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The man who killed Pluto doesn't DESERVE those sweaters!
August 5, 2011 12:06 PM   Subscribe

FOX has greenlit an update of Carl Sagan's Cosmos: A Personal Voyage (on Hulu, previously) co-produced by Sagan's widow Ann Druyan and Seth MacFarlane, hosted by Neil deGrasse Tyson, which will air in Fall 2013.

Says MacFarlane: "Never more than at this moment in the modern era have we needed a profound reminder of the colossally important and exciting role that science, space exploration and the human quest for knowledge must continue to play in our development as a species."
posted by Apropos of Something (95 comments total) 19 users marked this as a favorite

 
Can we make 8/5, Druyan Day from here on out? Also, if you wish to make an apple pie from scratch, you must first... invent the universe.
posted by nathancaswell at 12:10 PM on August 5, 2011


I was just telling a friend that an update of Cosmos was due - lots of new info.
posted by _paegan_ at 12:10 PM on August 5, 2011


Carl Sagan

Yay!

Cosmos

Yay!

Ann Druyan

Yay!

Seth MacFarlane

*record scratch* what
posted by kmz at 12:10 PM on August 5, 2011 [54 favorites]


I can see only good from this proposal.
posted by Think_Long at 12:11 PM on August 5, 2011 [2 favorites]


Hrmm, my natural distrust of Fox and my dislike of Seth McFarlane mixed with my love of the original show is creating a weird ambivalence towards this announcement.

I guess I'll reserve judgement until I hear more details about the format and content of the new project.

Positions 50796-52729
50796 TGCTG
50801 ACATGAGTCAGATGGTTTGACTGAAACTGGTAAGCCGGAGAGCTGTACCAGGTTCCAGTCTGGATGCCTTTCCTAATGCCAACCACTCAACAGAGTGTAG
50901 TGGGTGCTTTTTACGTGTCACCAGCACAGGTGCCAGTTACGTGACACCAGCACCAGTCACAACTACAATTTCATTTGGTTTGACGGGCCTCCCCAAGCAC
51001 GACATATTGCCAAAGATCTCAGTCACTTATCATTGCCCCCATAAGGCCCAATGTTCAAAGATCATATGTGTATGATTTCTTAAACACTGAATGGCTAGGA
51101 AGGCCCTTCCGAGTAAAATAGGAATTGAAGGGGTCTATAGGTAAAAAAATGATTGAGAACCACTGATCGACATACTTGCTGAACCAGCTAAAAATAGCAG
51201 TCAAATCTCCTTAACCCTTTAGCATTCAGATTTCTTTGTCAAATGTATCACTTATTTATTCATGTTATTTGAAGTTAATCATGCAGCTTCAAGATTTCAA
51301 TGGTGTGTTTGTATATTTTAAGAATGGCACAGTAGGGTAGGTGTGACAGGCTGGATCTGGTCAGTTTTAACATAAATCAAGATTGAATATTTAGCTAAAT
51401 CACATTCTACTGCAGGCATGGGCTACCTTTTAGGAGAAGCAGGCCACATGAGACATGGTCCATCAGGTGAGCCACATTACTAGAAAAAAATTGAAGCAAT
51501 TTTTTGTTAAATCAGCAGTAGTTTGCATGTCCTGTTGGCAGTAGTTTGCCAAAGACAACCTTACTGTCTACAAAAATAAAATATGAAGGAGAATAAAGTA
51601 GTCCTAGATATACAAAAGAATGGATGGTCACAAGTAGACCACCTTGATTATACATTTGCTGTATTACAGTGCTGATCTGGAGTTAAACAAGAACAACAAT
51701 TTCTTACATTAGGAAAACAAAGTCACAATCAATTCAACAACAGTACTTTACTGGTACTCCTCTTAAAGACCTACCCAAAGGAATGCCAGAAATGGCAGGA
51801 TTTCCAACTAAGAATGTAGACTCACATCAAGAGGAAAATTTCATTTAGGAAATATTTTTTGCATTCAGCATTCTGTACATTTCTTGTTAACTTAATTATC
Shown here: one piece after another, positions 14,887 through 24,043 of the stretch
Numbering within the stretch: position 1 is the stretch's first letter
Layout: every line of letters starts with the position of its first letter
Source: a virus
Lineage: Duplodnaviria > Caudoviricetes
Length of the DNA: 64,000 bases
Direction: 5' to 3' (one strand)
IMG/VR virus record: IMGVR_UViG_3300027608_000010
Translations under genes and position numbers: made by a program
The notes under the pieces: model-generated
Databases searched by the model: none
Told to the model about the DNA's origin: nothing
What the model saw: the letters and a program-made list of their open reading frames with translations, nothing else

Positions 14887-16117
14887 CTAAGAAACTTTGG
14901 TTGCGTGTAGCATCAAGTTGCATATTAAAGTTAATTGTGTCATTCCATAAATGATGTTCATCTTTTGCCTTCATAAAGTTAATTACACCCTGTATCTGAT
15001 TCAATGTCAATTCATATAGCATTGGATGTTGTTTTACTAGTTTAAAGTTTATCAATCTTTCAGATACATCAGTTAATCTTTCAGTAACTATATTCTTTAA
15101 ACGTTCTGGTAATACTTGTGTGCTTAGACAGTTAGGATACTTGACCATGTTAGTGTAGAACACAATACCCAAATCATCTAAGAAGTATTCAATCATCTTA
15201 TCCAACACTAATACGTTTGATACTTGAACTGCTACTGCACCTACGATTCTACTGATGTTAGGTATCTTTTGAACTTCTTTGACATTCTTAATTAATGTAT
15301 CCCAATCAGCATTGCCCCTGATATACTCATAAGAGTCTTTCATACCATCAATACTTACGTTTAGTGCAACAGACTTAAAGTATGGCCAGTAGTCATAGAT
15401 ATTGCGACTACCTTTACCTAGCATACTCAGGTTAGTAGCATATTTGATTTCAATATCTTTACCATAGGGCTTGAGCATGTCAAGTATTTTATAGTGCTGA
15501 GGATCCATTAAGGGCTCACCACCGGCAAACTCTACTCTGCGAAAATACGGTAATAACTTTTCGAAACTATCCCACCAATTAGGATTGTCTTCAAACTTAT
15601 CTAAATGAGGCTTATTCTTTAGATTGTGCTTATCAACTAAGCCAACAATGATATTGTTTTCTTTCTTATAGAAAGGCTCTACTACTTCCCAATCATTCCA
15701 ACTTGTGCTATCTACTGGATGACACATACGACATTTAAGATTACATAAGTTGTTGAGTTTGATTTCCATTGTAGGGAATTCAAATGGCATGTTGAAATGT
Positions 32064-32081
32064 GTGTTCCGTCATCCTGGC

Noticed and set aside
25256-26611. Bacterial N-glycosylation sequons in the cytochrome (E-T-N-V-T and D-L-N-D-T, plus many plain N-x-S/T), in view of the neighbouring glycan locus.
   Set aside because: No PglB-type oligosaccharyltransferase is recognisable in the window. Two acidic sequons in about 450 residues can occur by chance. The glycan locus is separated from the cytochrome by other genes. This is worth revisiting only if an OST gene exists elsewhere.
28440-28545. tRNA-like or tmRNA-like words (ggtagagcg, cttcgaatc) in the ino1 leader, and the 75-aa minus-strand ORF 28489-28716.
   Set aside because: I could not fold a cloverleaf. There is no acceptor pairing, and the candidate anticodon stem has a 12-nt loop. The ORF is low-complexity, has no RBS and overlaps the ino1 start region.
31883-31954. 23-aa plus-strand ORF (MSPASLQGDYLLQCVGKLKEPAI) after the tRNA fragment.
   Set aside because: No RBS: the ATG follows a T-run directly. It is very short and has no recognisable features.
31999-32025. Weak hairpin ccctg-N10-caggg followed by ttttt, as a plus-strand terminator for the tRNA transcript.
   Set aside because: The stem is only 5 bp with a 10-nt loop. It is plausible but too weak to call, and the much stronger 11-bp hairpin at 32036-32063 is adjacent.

posted by vuron at 12:11 PM on August 5, 2011 [3 favorites]


Seth MacFarlane

*record scratch* what


Giggity..
posted by empath at 12:12 PM on August 5, 2011 [2 favorites]


And oh, Neil deGrasse Tyson deserves a Yay! too, even after the MacFarlane bewilderment.
posted by kmz at 12:12 PM on August 5, 2011 [3 favorites]


Neil deGrasse Tyson

*cringe*
posted by goethean at 12:13 PM on August 5, 2011 [3 favorites]


While mostly everyone else yawned and cracked wise through our 7th grade -- in the same junior high Sagan attended! -- astronomy teacher showing us Cosmos, I was absolutely rapt (and also cracking wise.)

...but I can't fucking stand Neil deGrasse Tyson.

Also, I wonder if this is the movie that MacFarlane references in the crawl in his Return of the Jedi parody. He mentione that Fox forced him to make it in order to get his (nameless) movie made.
posted by griphus at 12:13 PM on August 5, 2011


This space, it is outer?
posted by IvoShandor at 12:14 PM on August 5, 2011 [1 favorite]


What's wrong with deGrasse Tyson?

Also, while MacFarlane certainly deserves a record scratch, so does the "FOX" there.
posted by curious nu at 12:15 PM on August 5, 2011 [6 favorites]


With regards to Pluto, as Bill Nye, the Science Guy says, "Instead of thinking of Pluto as the last of the planets, I like to think of it as the first in a line of new worlds: PLUTOIDS!" (quoted on Twitter).